Representative Payee for Social Security Payments

         Social Security and Supplemental Security Income ("SSI") recipients can have their benefits deposited directly into their bank accounts by filling out a form at their bank.

        If the Social Security Administration (SSA) determines on the basis of adequate evidence that it is in the interest of the beneficiary, regardless of the person’s legal competency, it may appoint an individual or organization to serve as the beneficiary’s representative payee.  Before certifying the payee’s acceptability, the SSA is required, in a face to face interview, if possible, to verify the payee applicant’s Social Security Number, determine whether the applicant has been convicted of certain crimes under the Social Security Act, and determine whether the applicant was previously terminated or suspended as a payee.

        Various factors influence the choice of a representative payee.  The payee’s relationship to the beneficiary and the payee’s interest in and knowledge of the beneficiary are important. Priority is generally given to a legal guardian, spouse, parent, or other relative, but friends, institutions, and social agencies may also be chosen.  A beneficiary who has a preference for a payee should so inform the SSA.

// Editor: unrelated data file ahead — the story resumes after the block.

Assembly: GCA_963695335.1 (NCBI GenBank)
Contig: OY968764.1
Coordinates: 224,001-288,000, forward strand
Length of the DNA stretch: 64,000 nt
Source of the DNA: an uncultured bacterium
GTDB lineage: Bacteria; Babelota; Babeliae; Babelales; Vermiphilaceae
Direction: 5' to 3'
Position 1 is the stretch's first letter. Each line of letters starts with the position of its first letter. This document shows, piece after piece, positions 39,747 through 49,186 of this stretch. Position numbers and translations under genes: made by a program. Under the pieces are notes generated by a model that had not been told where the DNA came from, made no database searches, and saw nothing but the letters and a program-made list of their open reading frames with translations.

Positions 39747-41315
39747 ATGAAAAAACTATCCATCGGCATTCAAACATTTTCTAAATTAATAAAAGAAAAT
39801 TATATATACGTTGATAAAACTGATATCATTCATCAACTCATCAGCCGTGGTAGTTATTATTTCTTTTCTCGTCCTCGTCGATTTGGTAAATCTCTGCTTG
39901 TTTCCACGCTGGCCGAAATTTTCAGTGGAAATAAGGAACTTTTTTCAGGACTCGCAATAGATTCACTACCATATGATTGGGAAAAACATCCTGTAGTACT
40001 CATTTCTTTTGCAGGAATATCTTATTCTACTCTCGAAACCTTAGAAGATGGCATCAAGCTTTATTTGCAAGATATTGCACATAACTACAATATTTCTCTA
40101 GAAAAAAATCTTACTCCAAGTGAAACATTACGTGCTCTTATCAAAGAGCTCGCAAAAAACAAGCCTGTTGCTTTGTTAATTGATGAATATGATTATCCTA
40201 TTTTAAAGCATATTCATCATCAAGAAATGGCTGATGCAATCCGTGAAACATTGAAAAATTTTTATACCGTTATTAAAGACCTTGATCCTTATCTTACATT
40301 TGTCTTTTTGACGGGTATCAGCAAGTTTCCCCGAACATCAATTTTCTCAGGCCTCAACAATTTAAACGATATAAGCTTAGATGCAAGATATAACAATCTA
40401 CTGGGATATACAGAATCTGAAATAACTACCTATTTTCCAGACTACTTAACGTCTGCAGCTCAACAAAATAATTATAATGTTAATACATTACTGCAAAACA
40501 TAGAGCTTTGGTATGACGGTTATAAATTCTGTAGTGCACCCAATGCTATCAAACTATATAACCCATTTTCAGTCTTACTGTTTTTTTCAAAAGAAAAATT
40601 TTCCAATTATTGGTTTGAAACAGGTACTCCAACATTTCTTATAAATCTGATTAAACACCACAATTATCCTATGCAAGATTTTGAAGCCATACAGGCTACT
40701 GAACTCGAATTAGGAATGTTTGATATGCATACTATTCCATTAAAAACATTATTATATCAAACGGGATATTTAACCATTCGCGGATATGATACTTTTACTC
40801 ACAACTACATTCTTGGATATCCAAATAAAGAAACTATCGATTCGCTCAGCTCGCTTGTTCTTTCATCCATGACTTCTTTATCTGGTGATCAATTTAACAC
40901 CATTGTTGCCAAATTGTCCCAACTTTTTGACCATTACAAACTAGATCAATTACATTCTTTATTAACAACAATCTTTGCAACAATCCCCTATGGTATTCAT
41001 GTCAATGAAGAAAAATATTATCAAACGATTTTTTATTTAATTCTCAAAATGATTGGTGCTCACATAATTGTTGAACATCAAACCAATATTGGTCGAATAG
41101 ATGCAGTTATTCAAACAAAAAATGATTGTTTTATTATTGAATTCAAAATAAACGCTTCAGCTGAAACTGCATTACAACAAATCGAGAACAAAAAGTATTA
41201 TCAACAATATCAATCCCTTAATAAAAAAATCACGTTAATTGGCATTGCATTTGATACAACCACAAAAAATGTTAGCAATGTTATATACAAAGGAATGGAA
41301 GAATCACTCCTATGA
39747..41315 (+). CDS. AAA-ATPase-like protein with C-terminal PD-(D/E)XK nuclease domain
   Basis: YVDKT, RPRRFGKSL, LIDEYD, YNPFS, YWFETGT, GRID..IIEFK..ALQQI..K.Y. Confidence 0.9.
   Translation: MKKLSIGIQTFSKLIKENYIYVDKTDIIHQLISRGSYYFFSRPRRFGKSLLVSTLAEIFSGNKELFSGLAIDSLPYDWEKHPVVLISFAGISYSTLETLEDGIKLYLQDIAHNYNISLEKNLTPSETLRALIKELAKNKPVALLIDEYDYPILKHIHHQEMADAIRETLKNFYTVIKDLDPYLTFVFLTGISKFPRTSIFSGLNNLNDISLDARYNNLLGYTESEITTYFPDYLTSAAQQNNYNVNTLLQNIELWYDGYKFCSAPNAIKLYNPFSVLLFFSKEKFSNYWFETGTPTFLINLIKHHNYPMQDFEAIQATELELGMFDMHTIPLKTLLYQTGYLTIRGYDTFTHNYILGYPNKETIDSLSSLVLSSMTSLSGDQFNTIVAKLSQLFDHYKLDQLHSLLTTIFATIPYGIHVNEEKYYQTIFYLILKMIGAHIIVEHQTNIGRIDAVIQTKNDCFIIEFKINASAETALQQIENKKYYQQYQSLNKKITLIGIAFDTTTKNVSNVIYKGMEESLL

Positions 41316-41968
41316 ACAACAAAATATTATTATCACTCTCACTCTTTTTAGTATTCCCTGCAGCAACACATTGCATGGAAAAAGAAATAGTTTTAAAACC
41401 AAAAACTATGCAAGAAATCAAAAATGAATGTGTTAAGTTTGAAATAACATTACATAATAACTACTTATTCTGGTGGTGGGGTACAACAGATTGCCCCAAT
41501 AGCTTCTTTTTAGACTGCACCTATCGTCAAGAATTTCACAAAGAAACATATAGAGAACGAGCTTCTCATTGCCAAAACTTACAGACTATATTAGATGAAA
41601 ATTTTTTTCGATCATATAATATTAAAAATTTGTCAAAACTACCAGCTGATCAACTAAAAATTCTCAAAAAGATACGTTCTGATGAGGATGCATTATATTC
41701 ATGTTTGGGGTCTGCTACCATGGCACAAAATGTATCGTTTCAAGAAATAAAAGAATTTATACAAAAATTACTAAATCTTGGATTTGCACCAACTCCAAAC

Procedural standards for the appointment process do not require advance notice of the names of the persons under consideration to be payee, of the right to counsel, or of the right to a face to face interview with an SSA representative, nor do they require that the beneficiary be notified that an appointment is being considered.  After the determination, SSA notifies the beneficiary and gives him 10 days from receipt of the notice to appeal the decision to provide a representative payee or to appeal the designation of the particular person as representative payee.  20 CFR §404.2030.  Note that prior notice that the process has been initiated is not required.